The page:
One year hosting on Airbnb

Rehan Syed Muhammad
May 2, 2016 · 7 min read

In March 2015 I moved to Amsterdam (my new home) from Dubai. It is my first time living in a European city. Since Amsterdam is a fascinating city that offers a unique Dutch lifestyle amongst friendly people, I instantly liked it and decided to live here for a longer period.

Before coming to Amsterdam, my new company connected me with a real estate agent, who gave me only one choice :) and as it is hard to find an apartment in Amsterdam, I quickly made the decision to take it.

From Google maps, I explored the street view and got myself familiar with the streets and shops nearby. I got very excited and when I arrived in Amsterdam and into my apartment, it instantly gave me a feeling of home.

My new apartment is located in a very Dutch trendy neighbourhood called Rivierenbuurt (River Neighbourhood). The Amstel runs next to my apartment, which is quite intriguing as I am a runner.

The house itself has three floors, with one apartment on each floor, which was quite unique for me compared to Dubai standards of high-rise living.

My apartment consists of a living room, a dining room, a bedroom, a common bath and a full size kitchen with a balcony.

It was perfect for me, but at certain times I felt it to be too big for just one person.

When I was in Dubai, I heard from my colleague that he was doing Airbnb and that it helps him to pay the cost of his rent. It was pretty cool to hear his side of the story and how he was doing Airbnb. For me it was different as I was not in need of money but the size of the apartment played on my mind.

I looked on Airbnb to see how people rent their apartments and at that time it still looked expensive for me.

After living in Amsterdam for a month, I got more familiar with the neighbourhood and thought it would be nice if another person could also have the same experience as I am having and share Dutch living standards at a very low cost. It was also around the same time that Airbnb became legal in the Netherlands and started to charge occupancy tax. The only condition of this is that the tenant/owner should live in the apartment for at least 6 months of the calendar year and Airbnb provides insurance on the house in case of any damage happens due to Airbnb guests. This assured me that what I am doing is legal and will not result in any harm to me.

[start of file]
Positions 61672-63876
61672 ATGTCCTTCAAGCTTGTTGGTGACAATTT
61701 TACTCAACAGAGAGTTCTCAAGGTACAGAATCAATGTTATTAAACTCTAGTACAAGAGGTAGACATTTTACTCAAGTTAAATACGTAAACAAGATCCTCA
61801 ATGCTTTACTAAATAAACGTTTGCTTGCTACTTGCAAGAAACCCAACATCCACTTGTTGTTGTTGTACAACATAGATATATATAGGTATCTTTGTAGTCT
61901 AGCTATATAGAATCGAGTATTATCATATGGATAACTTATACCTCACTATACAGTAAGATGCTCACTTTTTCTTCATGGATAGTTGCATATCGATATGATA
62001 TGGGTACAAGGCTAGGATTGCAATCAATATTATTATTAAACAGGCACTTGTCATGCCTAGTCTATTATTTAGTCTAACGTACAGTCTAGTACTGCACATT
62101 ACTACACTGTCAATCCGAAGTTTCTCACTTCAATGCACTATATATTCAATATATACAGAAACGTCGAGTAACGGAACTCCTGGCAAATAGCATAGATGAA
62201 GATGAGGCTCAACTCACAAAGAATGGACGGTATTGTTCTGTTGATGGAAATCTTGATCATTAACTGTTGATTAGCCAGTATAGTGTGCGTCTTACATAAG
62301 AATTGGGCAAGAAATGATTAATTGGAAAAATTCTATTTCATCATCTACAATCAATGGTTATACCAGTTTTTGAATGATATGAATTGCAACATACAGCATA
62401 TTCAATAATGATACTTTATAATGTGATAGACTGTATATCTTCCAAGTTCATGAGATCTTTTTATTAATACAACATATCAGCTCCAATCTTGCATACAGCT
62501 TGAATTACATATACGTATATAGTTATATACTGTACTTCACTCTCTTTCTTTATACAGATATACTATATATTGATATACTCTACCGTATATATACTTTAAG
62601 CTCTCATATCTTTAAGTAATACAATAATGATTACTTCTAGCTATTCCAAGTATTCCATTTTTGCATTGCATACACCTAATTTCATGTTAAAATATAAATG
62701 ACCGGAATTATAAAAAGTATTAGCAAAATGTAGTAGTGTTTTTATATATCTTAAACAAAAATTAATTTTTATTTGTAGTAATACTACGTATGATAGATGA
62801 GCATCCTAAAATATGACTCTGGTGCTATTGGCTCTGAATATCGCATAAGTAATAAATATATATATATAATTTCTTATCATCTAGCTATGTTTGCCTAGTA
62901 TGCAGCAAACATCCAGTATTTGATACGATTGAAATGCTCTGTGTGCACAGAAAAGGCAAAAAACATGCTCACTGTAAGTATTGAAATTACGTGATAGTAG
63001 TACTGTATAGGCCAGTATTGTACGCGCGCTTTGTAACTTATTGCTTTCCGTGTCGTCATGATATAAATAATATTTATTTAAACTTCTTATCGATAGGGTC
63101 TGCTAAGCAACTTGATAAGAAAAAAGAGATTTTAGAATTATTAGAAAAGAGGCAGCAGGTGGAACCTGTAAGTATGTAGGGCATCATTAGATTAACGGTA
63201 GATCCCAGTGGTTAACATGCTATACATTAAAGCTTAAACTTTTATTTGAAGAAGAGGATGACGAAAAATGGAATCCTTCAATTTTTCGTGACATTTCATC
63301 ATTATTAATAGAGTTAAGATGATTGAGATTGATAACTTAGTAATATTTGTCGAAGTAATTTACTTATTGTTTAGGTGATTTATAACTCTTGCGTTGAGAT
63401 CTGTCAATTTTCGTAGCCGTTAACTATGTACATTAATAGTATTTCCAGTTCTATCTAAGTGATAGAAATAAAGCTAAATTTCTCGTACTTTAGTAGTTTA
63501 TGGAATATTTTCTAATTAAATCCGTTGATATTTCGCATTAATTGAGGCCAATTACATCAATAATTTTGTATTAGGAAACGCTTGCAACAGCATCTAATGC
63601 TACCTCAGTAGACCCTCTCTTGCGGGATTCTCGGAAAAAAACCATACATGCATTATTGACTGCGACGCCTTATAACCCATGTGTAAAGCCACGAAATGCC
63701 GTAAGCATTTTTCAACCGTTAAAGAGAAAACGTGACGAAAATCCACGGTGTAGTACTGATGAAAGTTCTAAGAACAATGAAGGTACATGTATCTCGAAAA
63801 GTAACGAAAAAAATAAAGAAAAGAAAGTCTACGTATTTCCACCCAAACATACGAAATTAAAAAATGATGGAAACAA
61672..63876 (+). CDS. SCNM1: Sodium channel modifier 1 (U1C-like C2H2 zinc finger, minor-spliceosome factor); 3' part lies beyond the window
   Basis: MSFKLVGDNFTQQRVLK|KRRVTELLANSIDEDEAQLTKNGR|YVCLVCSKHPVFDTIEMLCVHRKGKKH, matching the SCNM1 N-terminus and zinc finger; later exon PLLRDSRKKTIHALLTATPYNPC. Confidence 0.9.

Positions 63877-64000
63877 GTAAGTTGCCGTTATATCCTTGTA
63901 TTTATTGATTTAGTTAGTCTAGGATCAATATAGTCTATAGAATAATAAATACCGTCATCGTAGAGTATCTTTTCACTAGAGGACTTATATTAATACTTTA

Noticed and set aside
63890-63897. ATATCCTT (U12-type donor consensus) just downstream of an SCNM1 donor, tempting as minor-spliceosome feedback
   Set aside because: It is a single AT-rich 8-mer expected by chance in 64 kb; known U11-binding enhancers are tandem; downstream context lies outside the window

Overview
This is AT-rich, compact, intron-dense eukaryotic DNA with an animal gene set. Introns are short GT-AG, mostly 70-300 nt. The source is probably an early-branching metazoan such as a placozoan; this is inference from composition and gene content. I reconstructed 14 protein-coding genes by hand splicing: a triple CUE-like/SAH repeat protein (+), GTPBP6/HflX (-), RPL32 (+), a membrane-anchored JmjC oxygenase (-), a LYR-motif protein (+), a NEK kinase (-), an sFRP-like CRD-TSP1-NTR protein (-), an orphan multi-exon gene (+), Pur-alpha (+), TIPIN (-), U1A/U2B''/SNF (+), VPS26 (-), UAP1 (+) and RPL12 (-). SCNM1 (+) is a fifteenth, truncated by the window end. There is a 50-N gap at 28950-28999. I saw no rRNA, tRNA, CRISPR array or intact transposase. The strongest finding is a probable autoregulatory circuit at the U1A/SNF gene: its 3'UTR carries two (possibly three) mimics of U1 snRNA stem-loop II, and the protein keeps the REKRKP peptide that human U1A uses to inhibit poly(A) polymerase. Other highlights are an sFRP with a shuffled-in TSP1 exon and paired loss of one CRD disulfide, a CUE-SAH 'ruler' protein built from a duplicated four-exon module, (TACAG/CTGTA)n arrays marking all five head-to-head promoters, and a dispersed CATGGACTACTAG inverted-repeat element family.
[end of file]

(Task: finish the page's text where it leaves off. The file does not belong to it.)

Posting the ad

In April 2015, I listed my couch on Airbnb. Yes, you read it right — a COUCH. As a User Experience Designer we always practiced to release the MVP (Minimal Viable Product) and use Lean methodology. I did the same, to minimise the risk and to see if this would really work.

I took some pictures from my iPhone of my living room where the couch was placed, and added the description in a nice way because that’s what people will read. I mentioned all the perks of being in the apartment (like Jacuzzi bath, quiet neighbourhood, next to the river). I priced it for €25 posted on Airbnb.

Couch in living room

After 2 days, I got my first enquiry for a one-day stay and in reply I clearly mentioned “The bed type is a couch in a living room and it’s an open space”. After approving the request, it turned out to be my first booking from my first enquiry. After the successful first booking, I started to get many enquires even though it was couch, but people were still liking it. I got positive reviews and soon guests started suggesting I get an extra bed.

I started to see the opportunity and after a receiving around 20 guests in 2 months I invested in a €40 airbed and put that in a separate dining room and moved the dining table aside to look like a desk to work on with a lamp. In the meantime I also applied for an Airbnb photographer who took pictures of my apartment and posted them on my listing. It was the middle of summer and I started to get 3 to 4 enquiries a week that turned into 1 or 2 bookings a week for the price of €30.